The history of the Lone Star state is a narrative dominated by larger-than-life personalities and often-contentious legends, presenting interesting challenges for historians. Perhaps for this reason, Texas has produced a cadre of revered historians who have had a significant impact on the preservation (some would argue creation) of our state’s past. An anthology of biographical essays, Writing the Story of Texas pays tribute to the scholars who shaped our understanding of Texas’s past and, ultimately, the Texan identity.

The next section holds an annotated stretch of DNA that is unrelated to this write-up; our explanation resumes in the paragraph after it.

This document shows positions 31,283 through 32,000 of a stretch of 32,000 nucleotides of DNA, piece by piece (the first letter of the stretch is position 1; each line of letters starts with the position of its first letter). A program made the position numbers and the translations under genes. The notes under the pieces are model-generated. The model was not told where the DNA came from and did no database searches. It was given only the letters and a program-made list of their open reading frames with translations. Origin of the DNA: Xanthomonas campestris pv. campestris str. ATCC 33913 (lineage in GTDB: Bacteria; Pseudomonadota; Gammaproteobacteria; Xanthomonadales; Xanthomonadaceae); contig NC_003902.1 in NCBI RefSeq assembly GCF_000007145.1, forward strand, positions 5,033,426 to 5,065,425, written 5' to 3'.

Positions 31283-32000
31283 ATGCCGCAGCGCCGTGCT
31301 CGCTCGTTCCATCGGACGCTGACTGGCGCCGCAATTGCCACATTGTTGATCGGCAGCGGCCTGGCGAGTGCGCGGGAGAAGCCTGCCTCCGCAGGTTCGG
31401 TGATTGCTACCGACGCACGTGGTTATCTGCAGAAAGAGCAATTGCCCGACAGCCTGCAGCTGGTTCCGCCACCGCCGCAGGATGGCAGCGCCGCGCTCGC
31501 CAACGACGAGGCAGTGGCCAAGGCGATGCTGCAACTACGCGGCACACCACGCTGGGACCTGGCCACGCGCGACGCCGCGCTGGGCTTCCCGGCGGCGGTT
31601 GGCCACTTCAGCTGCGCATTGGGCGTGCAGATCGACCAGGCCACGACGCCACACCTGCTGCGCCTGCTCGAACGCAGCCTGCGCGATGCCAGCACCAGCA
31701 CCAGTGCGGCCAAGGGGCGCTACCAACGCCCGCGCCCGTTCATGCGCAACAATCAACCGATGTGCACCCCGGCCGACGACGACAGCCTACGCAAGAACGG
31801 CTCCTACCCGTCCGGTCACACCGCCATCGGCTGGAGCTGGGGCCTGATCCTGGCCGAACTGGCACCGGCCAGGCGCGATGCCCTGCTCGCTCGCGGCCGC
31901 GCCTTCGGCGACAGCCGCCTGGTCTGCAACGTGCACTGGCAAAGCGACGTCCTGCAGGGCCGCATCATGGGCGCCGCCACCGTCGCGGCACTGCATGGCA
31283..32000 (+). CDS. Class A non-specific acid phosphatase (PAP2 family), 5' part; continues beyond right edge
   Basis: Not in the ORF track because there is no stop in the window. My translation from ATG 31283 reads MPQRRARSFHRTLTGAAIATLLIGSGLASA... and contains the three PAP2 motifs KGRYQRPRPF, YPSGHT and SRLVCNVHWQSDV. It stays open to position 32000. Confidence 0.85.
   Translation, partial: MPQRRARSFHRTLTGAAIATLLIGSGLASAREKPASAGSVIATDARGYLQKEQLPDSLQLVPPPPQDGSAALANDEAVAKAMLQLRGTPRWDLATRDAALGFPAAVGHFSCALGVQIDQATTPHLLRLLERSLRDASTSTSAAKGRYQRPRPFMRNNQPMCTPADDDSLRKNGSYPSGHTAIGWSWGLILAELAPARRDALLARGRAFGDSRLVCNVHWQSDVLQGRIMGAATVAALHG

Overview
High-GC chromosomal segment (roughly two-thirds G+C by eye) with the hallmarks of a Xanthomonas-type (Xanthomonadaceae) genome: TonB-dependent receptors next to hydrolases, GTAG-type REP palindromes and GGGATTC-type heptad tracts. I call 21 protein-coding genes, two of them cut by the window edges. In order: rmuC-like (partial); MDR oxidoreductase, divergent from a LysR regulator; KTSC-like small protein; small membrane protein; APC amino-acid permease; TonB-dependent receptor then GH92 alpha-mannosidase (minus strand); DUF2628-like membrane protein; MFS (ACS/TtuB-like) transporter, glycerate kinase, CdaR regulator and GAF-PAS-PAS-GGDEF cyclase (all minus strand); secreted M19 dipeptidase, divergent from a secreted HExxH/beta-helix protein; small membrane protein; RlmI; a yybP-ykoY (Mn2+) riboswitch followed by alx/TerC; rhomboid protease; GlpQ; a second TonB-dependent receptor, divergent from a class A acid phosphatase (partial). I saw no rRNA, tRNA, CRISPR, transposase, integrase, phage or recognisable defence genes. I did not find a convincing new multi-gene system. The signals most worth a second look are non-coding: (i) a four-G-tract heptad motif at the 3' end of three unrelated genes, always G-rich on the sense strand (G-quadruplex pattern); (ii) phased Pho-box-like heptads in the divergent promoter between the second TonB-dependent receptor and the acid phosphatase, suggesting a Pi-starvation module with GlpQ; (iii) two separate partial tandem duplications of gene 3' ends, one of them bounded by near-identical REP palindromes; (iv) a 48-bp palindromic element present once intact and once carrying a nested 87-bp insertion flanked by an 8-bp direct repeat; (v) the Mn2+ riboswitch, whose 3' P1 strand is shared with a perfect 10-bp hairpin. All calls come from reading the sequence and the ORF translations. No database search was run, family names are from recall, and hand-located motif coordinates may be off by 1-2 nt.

Edited by esteemed historians Patrick Cox and Kenneth Hendrickson, this collection includes insightful, cross-generational examinations of pivotal individuals who interpreted our history. On these pages, the contributors chart the progression from Eugene C. Barker’s groundbreaking research to his public confrontations with Texas political leaders and his fellow historians. They look at Walter Prescott Webb’s fundamental, innovative vision as a promoter of the past and Ruthe Winegarten’s efforts to shine the spotlight on minorities and women who made history across the state. Other essayists explore Llerena Friend delving into an ambitious study of Sam Houston, Charles Ramsdell courageously addressing delicate issues such as racism and launching his controversial examination of Reconstruction in Texas, Robert Cotner—an Ohio-born product of the Ivy League—bringing a fresh perspective to the field, and Robert Maxwell engaged in early work in environmental history.